After the Lindahl brothers and Justin Cannady finish presenting their theory, Marty Lagina and Doug Crowell take Bruce and Justin to the Evans Stone, which lies on the beach of Lot 14. The theorists count the branches on the stone’s tree and find that there appear to be thirteen of them on each side- the same number of branches, they claim, which grace each side of the tree on the particular version of the Appeal to Heaven flag to which they likened the carving in the War Room. The number 13, the theorists suggest, was significant to the American revolutionaries not only because the republic they fought for was composed of thirteen states, but also because the Knights Templar, to which many Founding Fathers were allegedly connected, were arrested on Friday 13, 1307. Although the narrator does not mention it, a closer look at the two trees shows that neither of them have thirteen branches on any side; the tree on the Evans Stone has 17 branches on its top side and 15 on its bottom side, while the tree on the Appeal to Heaven flag displayed in the show has eight branches on each side.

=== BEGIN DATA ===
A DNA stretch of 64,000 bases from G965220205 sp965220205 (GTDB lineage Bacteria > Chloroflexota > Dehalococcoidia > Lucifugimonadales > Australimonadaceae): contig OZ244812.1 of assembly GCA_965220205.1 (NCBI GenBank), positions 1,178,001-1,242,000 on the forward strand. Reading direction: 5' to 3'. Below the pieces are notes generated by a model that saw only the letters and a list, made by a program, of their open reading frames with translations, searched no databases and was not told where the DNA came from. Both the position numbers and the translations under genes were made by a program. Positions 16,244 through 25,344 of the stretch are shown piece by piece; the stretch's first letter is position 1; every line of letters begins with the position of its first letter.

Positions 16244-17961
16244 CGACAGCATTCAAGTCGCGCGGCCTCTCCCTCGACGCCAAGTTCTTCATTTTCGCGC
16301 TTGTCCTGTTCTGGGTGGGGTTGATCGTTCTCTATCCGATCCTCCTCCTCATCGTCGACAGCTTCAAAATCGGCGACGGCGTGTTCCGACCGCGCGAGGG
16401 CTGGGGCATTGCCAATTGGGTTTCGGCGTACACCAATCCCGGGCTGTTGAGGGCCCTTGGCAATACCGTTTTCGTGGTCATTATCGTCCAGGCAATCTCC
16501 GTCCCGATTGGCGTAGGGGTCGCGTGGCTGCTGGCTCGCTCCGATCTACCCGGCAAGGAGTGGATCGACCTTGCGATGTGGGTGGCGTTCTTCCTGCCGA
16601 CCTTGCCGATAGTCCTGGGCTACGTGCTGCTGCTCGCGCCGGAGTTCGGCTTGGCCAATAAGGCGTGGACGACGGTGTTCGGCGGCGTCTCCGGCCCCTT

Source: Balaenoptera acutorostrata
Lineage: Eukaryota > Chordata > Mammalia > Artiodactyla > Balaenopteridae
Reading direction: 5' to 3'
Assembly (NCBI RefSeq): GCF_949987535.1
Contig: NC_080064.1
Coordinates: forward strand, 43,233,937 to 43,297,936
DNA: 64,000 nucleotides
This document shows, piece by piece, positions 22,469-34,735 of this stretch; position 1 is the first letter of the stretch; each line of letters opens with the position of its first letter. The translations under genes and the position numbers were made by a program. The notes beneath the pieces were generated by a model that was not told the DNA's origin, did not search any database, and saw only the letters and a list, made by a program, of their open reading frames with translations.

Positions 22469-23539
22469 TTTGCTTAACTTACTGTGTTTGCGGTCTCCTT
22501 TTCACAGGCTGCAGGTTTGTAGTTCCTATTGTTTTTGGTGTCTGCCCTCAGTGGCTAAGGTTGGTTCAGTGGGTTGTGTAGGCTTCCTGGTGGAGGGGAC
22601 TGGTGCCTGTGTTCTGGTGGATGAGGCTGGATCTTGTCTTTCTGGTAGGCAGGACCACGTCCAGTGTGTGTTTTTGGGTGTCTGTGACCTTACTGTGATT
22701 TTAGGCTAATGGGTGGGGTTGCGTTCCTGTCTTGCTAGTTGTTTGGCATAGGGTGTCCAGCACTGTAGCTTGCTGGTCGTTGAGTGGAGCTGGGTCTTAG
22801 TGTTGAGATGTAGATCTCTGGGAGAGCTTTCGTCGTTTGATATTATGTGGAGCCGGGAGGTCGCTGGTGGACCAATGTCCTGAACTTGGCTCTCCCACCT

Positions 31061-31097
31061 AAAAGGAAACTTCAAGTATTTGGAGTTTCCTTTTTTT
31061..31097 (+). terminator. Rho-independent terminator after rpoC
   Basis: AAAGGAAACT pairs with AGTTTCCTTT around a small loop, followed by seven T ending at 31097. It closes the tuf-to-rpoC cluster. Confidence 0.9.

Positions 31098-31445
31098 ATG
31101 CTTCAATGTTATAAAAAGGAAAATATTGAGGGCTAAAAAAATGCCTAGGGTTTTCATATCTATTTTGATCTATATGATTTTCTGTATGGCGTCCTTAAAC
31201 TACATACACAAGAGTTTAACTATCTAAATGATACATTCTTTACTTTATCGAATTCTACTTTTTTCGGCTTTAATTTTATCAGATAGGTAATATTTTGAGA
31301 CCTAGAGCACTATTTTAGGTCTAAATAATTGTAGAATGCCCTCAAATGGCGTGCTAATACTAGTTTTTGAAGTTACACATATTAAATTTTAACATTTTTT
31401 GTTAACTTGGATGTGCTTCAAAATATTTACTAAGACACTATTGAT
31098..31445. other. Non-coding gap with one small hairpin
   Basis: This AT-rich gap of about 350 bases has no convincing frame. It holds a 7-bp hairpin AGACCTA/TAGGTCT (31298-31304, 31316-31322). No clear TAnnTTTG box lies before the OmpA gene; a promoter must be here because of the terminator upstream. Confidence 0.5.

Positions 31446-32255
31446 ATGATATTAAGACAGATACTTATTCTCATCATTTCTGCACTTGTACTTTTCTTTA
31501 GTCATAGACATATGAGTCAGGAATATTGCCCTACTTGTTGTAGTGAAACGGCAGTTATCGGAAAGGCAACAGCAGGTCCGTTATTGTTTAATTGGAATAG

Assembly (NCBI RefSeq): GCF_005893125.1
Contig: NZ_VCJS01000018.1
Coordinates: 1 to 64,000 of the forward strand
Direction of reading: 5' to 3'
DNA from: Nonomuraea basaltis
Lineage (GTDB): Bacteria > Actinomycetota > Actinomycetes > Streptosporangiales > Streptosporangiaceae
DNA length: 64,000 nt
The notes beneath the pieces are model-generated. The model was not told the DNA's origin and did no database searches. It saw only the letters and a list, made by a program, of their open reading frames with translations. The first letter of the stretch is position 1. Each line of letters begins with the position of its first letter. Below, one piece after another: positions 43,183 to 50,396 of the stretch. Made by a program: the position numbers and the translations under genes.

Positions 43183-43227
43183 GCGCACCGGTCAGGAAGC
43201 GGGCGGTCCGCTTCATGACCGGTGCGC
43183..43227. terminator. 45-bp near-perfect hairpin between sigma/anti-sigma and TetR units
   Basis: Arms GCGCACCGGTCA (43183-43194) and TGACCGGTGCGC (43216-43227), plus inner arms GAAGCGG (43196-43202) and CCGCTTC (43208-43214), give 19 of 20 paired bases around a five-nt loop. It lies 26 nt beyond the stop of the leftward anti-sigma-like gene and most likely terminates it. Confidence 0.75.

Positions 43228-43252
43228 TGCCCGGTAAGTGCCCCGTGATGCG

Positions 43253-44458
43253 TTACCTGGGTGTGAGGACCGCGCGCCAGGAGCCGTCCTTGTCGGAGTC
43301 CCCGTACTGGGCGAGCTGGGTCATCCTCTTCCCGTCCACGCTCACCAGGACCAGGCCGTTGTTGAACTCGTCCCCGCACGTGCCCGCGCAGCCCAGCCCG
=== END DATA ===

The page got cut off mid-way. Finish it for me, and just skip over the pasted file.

Later that afternoon, Rick and Marty Lagina meet at the swamp with the Eagle Canada crew. The crew’s leader, Alex Gauthier, informs the treasure hunters that, although they have finished collecting data on the island, they will need about a month and a half to analyze the data. By that time, the narrator tells us, the Fellowship of the Dig will have packed it in for the season.
At Smith’s Cove, Billy Gerhardt and Laird Niven discover a third wall paralleling the other two found earlier this episode, this last one being located furthest from the ocean. This newly-uncovered wall and the one preceding it appear to constitute the sides of a shallow shaft. Gerhardt and Niven are soon joined by Marty Lagina, who likens the structure to a “sluice box”- a tool used by prospectors to separate gold dust from dirt through the use of gravity. The narrator then erroneously states that sluice boxes are devices “designed to channel and regulate the flow of water”- perhaps an indication that Marty actually meant to suggest that the structure was built for the purpose of diverting water.